A transcription of the interview is made by the protection officer in charge. The report is not a verbatim transcript of the interview as in practice the protection officer takes notes him or herself at the same time as he or she conducts the interview. The report is a summary of the questions asked by the protection officer, the answers provided by the asylum seeker and, since the adoption of the reform of the law on asylum, the observations formulated by the third person, if applicable. It also mentions the duration of the interview, the presence (or not) of the interpreter and the conditions in which the asylum seeker wrote his or her application. The report is sent to the asylum seeker together with any notification of a negative decision; in the regular procedure it can be sent before the notification, if the applicant so requests. The section on the opinion of the protection officer is included in the document received by the asylum seeker. The report is written in French and is not translated for the applicant. In practice, the quality of the interview report can vary, as highlighted in the OFPRA and UNHCR quality control reports (see Regular Procedure: General).

The interview report and the draft decision written by the protection officer are then submitted for the validation of the section manager. Since September 2013, a procedure of transfer of signature has been set up in order to accelerate the processing delays.




Appeal before the National Court of Asylum (CNDA)

Following the rejection of their asylum application by the Director General of OFPRA, the applicant may challenge the decision to the National Court of Asylum (CNDA). The CNDA is an administrative court specialised in asylum. The CNDA is divided into 22 chambers. These chambers are divided into formations of courts each of them made up of 3 members:[34] a President (member of the Council of State, of an administrative court or appellate court, the Revenue Court or magistrate from the judiciary, in activity or honorary)[35] and 2 designated assessors, including one appointed by UNHCR. The presence of a judge appointed by UNHCR at the CNDA is a unique feature of the French asylum system.

The CNDA is competent for appeals against decisions granting or refusing refugee status or subsidiary protection, against decisions withdrawing refugee status or subsidiary protection and against decisions refusing subsequent applications. The CNDA may also hear “upgrade appeals” from applicants who have been granted subsidiary protection by OFPRA but who want to be recognised as refugees. In this case, the CNDA can grant the refugee status. If not, the benefit of subsidiary protection remains valid.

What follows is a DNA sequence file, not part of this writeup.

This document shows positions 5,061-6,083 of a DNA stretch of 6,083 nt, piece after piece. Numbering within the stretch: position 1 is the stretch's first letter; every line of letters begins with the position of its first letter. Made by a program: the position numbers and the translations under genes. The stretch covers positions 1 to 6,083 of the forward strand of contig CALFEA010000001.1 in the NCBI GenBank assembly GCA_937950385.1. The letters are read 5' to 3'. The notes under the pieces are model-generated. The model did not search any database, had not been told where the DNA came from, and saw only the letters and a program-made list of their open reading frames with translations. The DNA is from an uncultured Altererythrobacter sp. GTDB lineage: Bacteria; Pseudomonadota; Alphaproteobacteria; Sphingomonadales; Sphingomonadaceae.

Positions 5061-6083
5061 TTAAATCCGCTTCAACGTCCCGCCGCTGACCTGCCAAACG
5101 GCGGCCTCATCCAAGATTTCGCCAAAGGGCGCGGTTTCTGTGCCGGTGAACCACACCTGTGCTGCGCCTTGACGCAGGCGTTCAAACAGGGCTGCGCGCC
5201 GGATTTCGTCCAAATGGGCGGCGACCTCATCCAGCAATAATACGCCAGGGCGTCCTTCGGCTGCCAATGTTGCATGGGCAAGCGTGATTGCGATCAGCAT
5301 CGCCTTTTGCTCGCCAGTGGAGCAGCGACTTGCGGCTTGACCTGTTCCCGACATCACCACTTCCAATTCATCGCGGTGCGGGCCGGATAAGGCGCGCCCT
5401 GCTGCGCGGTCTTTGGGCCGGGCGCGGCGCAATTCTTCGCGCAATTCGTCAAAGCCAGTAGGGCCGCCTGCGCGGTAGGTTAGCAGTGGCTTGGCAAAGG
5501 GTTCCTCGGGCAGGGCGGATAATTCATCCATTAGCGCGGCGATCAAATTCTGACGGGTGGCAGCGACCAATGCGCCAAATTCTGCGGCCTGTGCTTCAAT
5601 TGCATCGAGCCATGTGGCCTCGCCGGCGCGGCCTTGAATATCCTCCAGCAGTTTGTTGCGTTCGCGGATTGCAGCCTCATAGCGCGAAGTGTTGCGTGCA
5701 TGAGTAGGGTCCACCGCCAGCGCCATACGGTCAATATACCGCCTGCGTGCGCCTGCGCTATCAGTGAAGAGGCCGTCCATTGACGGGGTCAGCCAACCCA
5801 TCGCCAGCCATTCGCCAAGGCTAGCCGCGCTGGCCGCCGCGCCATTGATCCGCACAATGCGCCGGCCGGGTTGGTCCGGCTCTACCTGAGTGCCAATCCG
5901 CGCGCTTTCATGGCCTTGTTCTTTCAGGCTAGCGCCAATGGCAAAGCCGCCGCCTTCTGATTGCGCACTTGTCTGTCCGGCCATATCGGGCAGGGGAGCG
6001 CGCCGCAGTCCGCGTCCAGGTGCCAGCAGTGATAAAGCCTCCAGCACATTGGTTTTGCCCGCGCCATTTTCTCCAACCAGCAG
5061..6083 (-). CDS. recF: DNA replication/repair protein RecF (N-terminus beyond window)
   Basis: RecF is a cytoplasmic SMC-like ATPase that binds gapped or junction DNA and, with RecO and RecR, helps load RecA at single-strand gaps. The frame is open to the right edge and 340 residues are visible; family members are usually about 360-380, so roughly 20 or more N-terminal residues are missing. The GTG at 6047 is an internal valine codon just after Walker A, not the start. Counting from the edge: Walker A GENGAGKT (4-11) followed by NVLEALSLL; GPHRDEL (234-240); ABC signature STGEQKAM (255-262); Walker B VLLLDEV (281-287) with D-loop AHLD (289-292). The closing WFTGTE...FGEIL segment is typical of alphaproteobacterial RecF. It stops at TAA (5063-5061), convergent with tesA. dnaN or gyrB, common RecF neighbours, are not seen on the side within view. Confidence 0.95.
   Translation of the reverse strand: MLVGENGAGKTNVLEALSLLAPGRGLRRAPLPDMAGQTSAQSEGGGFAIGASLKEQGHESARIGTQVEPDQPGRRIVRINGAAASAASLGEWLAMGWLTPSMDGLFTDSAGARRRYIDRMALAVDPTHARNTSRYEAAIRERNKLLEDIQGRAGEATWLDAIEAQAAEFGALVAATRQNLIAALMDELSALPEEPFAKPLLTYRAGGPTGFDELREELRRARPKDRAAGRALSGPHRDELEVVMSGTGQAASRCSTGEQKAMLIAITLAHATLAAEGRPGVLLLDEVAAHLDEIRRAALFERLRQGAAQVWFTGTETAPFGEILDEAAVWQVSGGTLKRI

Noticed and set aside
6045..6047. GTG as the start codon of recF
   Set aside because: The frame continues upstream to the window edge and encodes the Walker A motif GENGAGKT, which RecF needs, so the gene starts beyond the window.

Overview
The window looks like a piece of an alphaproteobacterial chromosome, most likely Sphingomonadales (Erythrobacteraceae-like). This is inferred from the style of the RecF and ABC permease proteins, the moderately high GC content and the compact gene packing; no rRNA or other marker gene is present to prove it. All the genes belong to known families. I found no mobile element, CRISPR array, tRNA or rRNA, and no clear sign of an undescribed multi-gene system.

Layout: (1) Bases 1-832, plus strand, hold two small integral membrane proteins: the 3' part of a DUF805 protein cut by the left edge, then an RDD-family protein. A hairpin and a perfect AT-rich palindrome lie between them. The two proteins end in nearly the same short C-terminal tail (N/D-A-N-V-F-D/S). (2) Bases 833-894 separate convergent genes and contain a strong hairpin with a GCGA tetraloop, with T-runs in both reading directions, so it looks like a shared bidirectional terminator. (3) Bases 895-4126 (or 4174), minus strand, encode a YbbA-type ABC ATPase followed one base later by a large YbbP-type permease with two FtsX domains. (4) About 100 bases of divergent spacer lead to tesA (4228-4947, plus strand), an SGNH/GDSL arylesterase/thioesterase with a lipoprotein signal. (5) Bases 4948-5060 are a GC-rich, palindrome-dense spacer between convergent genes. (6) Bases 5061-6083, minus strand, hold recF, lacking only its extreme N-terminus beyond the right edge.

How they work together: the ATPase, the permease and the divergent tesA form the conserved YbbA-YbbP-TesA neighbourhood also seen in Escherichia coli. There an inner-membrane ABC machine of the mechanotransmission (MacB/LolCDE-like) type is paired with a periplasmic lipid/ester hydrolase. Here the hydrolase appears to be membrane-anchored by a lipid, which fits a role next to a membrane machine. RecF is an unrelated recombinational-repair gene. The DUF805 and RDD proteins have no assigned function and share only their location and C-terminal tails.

The appeal must be filed by registered mail within 1 month from the notification of the negative decision by OFPRA. For asylum applications lodged in French overseas departments,[36] asylum seekers have 2 months to appeal the OFPRA decision.[37]

There is a specific form to submit this appeal:[38]

  1. It has to be written in French:
  2. It must contain the name, last name, nationality, date of birth and administrative address of the claimant;
  3. It must be founded in law and facts;
  4. The certification of asylum claim and the OFPRA decision must be attached;
  5. It has to be signed by the claimant or his or her attorney;
  6. It has to specify in which language in which the claimant wishes to be heard; and
  7. In case the claim has been channelled to an accelerated procedure, the notice of information delivered by the Prefecture stating the reason for this must be attached.

This appeal has automatic suspensive effect for all asylum seekers in the regular procedure. The appeal is assessed on points of law and facts. Documents and evidence supporting the claim have to be translated into French to be considered by the CNDA. Identity papers, judicial and police documents must be translated by an officially certified translator. The clerk informs OFPRA of the existence of an appeal against its decision and asks for the case file to be transferred within 15 calendar days.